[Python-Dev] PEP 594: update 1

Steve Dower steve.dower at python.org
Thu May 23 12:57:57 EDT 2019

On 23May2019 0947, Anders Munch wrote:
> Fra: Paul Moore [mailto:p.f.moore at gmail.com]:
>>> A major version change serves as a heads up that something is going on and you need to check the consequences before upgrading.
>> Python's backward compatibility policy allows breaking changes between versions X.Y and X.Y+1 (with a suitable deprecation period). This proposal is no different.
> Except perhaps in scale.  The same people that upgrade from 3.x to 3.x+1 without giving it a second thought, just to be on the latest version, will hesitate to go from 3.x to 4.y, because the major version change is a hint that they should be more careful.  That means they're ready for it when they get the ModuleNotFoundError exception, instead of feeling ambushed.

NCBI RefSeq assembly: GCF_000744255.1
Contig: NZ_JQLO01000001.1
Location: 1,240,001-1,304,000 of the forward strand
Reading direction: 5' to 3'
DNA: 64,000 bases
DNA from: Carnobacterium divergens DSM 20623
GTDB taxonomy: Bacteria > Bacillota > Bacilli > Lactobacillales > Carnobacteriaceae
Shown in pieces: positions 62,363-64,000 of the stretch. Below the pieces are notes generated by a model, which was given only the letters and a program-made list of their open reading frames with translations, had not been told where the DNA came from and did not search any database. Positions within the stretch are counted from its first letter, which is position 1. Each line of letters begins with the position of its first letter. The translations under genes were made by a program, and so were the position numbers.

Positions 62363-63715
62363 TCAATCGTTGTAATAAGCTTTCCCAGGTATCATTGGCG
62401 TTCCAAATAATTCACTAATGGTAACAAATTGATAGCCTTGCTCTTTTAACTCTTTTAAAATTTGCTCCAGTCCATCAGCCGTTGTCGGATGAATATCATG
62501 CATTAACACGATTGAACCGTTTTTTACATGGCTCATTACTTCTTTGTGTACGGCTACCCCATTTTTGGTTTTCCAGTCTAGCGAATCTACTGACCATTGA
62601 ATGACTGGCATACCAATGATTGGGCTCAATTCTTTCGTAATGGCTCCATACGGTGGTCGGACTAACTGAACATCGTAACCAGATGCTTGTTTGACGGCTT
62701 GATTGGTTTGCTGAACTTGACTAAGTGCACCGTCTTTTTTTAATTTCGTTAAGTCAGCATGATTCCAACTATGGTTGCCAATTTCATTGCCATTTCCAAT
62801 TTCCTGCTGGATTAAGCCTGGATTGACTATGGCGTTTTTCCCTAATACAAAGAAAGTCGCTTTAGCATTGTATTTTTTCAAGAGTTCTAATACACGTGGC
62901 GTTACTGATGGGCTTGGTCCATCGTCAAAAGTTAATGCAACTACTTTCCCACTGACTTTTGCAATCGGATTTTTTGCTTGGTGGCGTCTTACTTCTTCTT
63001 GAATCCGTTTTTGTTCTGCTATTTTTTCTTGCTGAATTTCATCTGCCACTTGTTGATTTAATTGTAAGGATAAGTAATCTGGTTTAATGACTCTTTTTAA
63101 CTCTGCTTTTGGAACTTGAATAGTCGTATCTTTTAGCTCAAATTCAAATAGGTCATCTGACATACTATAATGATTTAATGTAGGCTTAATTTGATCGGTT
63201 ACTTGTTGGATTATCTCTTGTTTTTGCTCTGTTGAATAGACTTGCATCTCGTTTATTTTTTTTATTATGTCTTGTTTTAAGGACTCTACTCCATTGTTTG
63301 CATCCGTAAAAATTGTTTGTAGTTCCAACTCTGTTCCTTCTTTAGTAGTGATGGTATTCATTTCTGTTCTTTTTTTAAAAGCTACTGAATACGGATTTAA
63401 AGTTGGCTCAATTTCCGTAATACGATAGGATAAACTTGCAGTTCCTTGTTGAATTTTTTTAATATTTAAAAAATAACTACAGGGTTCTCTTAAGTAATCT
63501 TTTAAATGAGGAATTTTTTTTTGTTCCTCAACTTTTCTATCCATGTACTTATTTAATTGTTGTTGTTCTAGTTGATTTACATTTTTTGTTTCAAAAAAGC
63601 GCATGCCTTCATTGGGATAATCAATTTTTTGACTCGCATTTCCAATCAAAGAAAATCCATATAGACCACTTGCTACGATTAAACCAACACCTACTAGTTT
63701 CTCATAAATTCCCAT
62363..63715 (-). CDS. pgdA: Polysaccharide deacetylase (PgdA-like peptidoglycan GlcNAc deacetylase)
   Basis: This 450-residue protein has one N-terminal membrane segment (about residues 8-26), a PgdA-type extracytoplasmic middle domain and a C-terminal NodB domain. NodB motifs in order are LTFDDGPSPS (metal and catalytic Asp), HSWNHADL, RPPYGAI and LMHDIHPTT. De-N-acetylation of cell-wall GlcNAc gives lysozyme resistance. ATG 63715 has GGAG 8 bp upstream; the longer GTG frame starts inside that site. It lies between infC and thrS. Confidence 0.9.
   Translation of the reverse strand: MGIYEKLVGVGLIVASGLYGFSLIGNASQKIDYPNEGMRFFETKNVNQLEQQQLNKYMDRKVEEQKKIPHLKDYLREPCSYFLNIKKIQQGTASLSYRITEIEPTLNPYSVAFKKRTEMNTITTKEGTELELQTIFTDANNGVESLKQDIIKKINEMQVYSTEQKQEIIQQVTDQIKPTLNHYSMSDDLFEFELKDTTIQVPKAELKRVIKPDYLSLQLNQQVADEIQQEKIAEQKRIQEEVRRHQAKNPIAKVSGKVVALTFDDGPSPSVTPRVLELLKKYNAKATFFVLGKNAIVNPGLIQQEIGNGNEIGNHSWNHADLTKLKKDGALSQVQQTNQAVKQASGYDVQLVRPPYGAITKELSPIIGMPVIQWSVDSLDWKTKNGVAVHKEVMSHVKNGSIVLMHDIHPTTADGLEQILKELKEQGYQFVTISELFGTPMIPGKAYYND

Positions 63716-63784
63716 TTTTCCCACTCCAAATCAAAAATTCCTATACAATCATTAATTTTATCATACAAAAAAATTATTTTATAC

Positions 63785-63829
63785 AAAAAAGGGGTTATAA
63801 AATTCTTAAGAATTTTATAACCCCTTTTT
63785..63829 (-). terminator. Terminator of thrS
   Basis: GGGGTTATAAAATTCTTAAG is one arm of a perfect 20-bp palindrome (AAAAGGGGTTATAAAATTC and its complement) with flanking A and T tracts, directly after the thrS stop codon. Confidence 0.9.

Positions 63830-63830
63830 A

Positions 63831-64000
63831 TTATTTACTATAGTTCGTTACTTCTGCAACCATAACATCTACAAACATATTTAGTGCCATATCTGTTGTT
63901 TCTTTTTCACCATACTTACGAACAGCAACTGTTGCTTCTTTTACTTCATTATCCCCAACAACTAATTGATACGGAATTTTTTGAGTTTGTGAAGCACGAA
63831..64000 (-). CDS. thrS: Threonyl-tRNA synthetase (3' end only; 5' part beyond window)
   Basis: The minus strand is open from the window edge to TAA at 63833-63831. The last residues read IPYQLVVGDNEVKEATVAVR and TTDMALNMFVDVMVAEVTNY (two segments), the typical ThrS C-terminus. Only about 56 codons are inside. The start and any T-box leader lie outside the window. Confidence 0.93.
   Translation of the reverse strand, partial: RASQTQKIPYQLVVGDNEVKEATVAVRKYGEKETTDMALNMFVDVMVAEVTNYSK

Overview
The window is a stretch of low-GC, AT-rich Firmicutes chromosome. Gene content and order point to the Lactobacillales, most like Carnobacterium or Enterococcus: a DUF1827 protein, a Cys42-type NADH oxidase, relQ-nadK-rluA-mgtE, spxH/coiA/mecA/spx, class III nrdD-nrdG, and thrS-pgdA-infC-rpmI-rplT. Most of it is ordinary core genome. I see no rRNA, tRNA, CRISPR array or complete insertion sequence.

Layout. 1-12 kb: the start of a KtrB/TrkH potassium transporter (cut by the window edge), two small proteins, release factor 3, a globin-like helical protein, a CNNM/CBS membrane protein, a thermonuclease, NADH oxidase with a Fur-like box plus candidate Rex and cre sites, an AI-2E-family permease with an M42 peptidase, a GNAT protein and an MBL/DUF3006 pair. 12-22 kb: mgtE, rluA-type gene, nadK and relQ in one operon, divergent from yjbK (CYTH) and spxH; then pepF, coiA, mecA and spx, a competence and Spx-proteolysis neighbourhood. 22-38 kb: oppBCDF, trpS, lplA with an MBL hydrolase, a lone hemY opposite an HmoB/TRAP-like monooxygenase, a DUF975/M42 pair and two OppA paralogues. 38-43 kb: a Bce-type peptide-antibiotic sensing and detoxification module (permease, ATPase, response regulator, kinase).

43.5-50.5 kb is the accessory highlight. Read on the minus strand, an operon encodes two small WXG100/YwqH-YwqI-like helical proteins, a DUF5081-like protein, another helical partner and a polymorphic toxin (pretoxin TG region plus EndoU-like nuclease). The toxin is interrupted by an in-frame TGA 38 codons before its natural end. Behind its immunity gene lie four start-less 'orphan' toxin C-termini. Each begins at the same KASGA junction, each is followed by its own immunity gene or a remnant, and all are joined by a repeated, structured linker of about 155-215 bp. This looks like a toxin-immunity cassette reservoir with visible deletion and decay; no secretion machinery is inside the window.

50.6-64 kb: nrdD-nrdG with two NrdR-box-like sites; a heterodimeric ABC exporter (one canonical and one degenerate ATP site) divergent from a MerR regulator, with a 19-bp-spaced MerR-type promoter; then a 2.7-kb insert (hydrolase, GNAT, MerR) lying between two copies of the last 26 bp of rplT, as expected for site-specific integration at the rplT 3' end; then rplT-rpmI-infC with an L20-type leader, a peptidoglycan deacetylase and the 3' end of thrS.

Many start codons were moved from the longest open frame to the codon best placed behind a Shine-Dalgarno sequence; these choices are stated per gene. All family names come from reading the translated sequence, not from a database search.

> OK, it may be that this is not enough to warrant a 4.0 release, but I do think python-dev should get over its fear of major versions sometime.  And that transitioning to a leaner standard library with some things moved to PyPI would not be a bad program statement for a Python 4.0.

We need to make it more clear somehow that Python uses 
series.major.minor.micro versioning, not SemVer. I see this confusion 
happen all the time.

Think of it as Python3 7.x moving to Python3 8.x, and evaluate how much 
effort you should put into migration :)

That said, I'm totally in favour of Python 4.0 being the point where we 
change expectations about what will be in the standard library (and also 
C API, language/implementation semantics, etc.).

But until we have a clear vision statement that everyone (or enough) is 
behind, there's nothing gained by prematurely causing that much disruption.


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